Glutamate dehydrogenase (GDH) is one of themost extensively studied enzymes, describedby hundreds of articles spanning more thanfive decades of research. The enzyme catalysesthe reversible oxidative deamination reactionof L-glutamate to 2-oxoglutarate. All livingorganisms express this enzyme and key catalyticresidues have remained unchangedthrough the epochs. However, animal GDHexhibits complex allosteric regulation by a widearray of metabolites compared to GDH fromthe other kingdoms. Recent studies have demonstratedthat the loss of some of this allostericregulation causes hypersecretion of insulin,suggesting that animal GDH is not just importantfor amino acid oxidation. Discussed hereare the atomic details of animal GDH regulationand why these features may have evolved.What is also emerging from these studies isthat GDH is a highly dynamic enzyme andregulators act by controlling this movement atkey junctions. These details have led to thedevelopment of a number of novel inhibitorsthat may find use in treating a number of GDHrelateddisorders. It is very clear that we areonly beginning to understand the ingeniousversatility of this very old enzyme.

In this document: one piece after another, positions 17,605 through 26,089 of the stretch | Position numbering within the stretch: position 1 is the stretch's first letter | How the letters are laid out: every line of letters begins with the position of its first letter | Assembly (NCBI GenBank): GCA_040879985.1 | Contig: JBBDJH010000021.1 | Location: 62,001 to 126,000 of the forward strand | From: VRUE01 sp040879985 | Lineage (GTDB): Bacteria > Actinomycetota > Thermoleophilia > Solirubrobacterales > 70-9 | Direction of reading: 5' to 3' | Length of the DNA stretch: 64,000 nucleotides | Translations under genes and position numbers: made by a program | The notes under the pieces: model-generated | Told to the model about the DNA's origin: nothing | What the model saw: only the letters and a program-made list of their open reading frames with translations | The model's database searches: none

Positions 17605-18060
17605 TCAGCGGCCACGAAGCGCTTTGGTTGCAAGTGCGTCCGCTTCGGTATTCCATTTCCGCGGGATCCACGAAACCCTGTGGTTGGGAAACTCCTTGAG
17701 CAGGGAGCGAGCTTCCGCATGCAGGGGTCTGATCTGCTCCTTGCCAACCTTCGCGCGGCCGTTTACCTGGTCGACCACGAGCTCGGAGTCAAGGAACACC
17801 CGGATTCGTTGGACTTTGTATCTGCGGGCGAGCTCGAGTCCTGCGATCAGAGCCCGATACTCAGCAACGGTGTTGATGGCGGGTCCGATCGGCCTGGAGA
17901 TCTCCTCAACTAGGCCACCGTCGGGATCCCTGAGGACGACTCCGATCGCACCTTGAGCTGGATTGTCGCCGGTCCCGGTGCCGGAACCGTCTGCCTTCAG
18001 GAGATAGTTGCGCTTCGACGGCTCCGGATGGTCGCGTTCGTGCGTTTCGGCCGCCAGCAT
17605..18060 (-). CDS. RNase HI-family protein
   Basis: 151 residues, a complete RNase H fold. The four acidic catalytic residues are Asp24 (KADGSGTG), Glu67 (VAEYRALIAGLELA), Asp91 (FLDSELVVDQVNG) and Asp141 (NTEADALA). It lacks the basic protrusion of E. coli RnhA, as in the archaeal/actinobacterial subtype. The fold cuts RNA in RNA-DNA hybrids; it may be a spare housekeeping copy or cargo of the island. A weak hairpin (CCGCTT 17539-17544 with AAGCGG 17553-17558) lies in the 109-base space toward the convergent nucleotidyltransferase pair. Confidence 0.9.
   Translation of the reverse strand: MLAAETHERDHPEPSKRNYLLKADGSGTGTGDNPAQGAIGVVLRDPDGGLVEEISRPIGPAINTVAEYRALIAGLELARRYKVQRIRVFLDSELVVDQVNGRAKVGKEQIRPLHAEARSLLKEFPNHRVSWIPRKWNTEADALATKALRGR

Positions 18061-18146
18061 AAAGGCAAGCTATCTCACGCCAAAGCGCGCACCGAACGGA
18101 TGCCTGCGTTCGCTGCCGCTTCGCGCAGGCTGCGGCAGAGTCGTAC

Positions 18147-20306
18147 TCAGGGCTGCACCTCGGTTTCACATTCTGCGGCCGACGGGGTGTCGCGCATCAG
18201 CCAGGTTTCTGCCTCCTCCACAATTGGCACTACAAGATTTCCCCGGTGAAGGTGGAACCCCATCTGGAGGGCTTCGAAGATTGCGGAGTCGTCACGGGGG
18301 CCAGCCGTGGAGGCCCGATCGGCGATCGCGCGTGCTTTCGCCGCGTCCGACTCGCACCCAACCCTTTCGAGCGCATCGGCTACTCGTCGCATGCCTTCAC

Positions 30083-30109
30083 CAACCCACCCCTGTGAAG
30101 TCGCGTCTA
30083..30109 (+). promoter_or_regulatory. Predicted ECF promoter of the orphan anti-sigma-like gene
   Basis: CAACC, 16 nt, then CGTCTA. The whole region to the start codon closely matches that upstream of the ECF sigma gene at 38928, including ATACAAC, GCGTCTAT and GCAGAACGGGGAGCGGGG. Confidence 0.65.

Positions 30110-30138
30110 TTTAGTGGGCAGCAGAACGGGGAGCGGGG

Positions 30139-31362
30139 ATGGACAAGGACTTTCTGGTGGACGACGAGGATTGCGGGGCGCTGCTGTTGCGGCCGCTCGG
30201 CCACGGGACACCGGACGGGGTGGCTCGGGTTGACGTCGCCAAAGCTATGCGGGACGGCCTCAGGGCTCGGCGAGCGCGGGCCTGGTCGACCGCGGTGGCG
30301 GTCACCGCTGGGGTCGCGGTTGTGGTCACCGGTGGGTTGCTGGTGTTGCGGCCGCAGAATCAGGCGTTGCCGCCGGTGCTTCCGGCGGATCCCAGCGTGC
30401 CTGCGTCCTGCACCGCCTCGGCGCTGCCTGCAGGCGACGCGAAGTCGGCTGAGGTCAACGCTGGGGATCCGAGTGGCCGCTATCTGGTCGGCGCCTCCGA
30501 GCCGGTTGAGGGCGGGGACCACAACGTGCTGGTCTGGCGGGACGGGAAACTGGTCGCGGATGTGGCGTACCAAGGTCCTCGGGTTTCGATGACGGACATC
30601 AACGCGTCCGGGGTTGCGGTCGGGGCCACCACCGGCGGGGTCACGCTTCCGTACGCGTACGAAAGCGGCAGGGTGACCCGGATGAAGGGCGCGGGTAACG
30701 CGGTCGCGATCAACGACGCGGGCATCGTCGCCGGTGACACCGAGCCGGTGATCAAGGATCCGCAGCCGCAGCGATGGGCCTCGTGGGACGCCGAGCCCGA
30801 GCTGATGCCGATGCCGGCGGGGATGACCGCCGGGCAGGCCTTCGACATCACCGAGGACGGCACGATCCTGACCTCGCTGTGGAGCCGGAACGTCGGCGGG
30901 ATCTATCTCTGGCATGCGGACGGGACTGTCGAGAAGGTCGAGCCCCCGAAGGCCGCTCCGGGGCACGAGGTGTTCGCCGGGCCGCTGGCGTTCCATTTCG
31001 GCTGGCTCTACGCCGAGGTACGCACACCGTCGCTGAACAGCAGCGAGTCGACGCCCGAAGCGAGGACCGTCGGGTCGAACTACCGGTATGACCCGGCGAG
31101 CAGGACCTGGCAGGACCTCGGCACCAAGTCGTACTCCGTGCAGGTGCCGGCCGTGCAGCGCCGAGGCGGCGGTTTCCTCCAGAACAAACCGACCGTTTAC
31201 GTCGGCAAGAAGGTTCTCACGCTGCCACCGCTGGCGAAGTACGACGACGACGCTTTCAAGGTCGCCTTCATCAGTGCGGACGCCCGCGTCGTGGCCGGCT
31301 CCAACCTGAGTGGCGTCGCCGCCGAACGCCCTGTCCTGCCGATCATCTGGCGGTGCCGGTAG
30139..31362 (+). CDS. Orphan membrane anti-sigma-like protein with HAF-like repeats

|Original language||English (US)|
|Title of host publication||Amino Acids in Human Nutrition and Health|
|Number of pages||23|
|State||Published - Nov 24 2011|
ASJC Scopus subject areas
- Biochemistry, Genetics and Molecular Biology(all)
- Agricultural and Biological Sciences(all)